You know you have a good doctor when both nurses and other patients have nothing but good words to say about them. When I speak to other IBD patients in Sheffield, everyone gushes about him and one nurse in hospital said “Ohhh he’s like a fine wine, he’s just getting better with age!”

So Mr Brown, if you happen across my little blog (because let’s face it, most people would DEFINITELY google themselves if they heard they’d been blogged about!!) you are doing an awesome job and I thank you from the bottom (fnarrr!) of my heart for your care over the last year.

I have to say loperamide isn’t the instant cure I was (stupidly) hoping for, it made me feel quite queasy last night and there was no impact on the amount of times I’m going to the loo. But obviously it’s something that’s going to take time to get in my system.

I had a pint of Orange juice yesterday as I was craving for it but it was not good. At least I’m assuming it was the juice! It passed thru my system in about an hour and left me on the loo about 10 times in an hour. OJ is now on my pouch kill list…

But I have to keep reminding myself that it’s early days. I’ll keep plodding on and I’m sure things will get better soon.

Love Sam x

J Pouch surgery

So this morning I had an appointment with my lovely surgeon Mr Brown, it was an 8.30am appointment and so with it being half term we got the kids ready and set off at 7.30.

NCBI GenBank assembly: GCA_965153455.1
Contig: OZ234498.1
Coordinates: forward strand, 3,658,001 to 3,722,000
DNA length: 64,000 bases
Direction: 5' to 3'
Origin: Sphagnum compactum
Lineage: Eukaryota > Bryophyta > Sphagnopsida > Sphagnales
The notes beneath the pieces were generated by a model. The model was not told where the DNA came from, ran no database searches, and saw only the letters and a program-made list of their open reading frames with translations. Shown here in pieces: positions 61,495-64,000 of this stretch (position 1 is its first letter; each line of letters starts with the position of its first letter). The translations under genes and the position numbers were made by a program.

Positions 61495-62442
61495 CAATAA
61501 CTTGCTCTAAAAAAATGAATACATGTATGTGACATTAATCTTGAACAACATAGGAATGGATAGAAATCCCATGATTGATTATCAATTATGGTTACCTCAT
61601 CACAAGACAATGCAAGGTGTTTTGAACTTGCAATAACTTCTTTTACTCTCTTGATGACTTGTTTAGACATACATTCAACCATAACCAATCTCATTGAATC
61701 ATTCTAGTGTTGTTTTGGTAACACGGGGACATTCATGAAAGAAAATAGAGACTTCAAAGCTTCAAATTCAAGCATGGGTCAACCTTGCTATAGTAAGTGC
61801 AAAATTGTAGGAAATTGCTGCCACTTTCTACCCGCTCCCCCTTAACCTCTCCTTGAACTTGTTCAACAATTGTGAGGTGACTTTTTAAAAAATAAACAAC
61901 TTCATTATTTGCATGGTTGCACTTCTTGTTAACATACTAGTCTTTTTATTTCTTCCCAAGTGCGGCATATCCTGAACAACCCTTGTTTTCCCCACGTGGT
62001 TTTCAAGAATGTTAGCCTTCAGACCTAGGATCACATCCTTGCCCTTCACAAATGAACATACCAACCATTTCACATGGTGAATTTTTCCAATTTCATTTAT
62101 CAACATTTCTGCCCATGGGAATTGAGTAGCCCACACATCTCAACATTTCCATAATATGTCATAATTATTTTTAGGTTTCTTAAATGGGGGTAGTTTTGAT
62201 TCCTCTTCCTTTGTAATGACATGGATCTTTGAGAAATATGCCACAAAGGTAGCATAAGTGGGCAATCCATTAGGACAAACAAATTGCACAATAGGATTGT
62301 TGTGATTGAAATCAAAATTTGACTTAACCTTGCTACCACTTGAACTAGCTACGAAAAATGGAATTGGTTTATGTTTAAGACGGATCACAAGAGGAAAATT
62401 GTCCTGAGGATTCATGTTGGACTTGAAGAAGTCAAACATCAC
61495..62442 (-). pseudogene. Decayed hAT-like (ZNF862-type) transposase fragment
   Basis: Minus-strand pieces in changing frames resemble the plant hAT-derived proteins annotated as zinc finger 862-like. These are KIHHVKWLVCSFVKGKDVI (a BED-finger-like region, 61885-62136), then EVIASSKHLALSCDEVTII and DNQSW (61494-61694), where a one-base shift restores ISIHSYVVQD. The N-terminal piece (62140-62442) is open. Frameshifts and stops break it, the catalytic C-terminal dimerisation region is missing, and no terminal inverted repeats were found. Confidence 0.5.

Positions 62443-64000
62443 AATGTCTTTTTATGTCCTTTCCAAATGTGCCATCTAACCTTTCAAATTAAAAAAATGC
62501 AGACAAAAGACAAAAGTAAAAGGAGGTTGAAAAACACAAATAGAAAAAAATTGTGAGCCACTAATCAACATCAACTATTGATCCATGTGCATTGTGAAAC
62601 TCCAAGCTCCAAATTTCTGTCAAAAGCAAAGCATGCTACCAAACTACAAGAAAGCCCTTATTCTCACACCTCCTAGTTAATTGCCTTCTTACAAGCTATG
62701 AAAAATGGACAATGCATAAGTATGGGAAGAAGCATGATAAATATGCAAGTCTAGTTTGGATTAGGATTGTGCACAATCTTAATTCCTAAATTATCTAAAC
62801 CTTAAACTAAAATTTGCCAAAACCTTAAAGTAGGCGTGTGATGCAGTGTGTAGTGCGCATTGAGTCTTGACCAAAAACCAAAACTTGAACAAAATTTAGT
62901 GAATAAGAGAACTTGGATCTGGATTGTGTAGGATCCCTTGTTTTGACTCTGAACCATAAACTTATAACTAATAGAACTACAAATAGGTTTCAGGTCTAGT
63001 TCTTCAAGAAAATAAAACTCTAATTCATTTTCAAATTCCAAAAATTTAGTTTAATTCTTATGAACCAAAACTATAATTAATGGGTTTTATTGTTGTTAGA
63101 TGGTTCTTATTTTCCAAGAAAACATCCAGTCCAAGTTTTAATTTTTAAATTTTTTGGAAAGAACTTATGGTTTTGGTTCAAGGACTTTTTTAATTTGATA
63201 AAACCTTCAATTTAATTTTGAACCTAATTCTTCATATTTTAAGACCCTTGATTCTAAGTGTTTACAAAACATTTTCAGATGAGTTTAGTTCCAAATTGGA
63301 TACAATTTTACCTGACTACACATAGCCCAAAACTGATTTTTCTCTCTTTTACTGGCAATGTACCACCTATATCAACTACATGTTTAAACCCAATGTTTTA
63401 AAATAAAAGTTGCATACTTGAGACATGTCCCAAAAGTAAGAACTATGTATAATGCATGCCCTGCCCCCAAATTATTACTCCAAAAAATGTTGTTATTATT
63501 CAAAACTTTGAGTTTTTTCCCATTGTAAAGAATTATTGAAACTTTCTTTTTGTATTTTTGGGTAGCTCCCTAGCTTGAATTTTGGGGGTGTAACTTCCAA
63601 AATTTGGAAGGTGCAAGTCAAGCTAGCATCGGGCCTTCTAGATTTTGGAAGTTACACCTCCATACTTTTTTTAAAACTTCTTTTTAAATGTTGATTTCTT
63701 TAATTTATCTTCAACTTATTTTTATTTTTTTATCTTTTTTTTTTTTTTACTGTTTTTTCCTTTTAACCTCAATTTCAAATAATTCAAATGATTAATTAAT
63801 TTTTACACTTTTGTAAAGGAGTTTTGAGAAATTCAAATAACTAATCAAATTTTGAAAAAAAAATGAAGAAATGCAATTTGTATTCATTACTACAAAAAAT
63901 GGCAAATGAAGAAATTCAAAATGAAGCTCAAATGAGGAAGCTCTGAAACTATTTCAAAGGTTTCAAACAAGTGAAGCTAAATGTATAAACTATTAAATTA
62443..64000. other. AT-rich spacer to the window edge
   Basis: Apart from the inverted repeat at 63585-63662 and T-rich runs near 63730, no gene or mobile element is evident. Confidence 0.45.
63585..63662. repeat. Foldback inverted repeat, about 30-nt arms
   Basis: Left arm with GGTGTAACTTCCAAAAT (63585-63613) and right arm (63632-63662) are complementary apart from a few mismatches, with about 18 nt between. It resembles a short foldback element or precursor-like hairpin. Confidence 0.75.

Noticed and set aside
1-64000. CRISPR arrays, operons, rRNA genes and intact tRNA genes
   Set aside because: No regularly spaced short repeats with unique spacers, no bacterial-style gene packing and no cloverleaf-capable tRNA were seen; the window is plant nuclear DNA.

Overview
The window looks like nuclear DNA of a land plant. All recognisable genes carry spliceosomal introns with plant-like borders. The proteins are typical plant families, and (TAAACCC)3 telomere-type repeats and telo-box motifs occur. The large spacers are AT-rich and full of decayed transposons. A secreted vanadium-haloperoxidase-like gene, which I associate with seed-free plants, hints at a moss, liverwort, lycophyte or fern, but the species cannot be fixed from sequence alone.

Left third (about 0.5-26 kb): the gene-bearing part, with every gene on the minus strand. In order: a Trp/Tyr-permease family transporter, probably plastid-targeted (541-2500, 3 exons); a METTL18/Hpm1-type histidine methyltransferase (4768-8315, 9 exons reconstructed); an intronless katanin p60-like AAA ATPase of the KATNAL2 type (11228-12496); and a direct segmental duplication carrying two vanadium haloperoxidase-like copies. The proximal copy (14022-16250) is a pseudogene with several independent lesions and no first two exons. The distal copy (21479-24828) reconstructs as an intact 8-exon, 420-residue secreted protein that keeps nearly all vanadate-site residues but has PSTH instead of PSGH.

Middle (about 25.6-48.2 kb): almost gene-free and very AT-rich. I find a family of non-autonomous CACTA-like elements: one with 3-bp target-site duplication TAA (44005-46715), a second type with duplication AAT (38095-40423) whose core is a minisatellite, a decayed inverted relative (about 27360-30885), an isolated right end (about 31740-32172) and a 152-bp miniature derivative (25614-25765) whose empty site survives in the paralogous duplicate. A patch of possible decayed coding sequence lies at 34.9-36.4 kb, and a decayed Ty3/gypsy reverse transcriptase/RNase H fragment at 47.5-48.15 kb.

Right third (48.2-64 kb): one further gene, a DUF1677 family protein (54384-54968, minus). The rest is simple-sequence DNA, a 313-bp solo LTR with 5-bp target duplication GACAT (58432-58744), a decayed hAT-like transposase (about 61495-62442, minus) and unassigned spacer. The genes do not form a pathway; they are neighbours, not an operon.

We got to the hospital, parked and was in the clinic for 8.15. The receptionist said she couldn’t check me in as she was medical and I had to wait for the surgical receptionist to get there. At 8.35 she arrived and then told me we were at the wrong hospital!!!

I showed her my letter that said it was at this hospital and she said ‘oh yeah, we sent the wrong letter!’

We then had to drive across Sheffield in rush hour traffic to get to the other hospital right on the other side of the city and just wait to be fitted in.

I could have cried! You work yourself up for these appointments, worrying about what the outcome will be and to then face more travel and time is a total pain.

so bad ass sam cleasby ibd awareness

Anyway we eventually saw the surgeon. Timm came with me for moral support and to remember the questions I always forget I want to ask and the answers given that drift out of my head before I reach the lifts.

Mr Brown is so nice, he’s my favourite doctor and always makes me feel better. We discussed the hernia that I have developed (Ill be doing a separate blog post about that) and then we talked through the pros and cons of pouch surgery.

I have to have a test done to check the muscle strength in my arse… Lovely. Basically they put a tube up your bum and it checks the pressure and sensitivity of your butt muscles. If they aren’t strong enough, it’s a good indicator that post pouch surgery you could be incontinent.

I’ve never had issues with that before so were all hopeful it won’t be an issue. Once that test is done, he is happy to go ahead with the surgery. Due to work and family commitments we have asked for the surgery to be done at the end of September or beginning of October.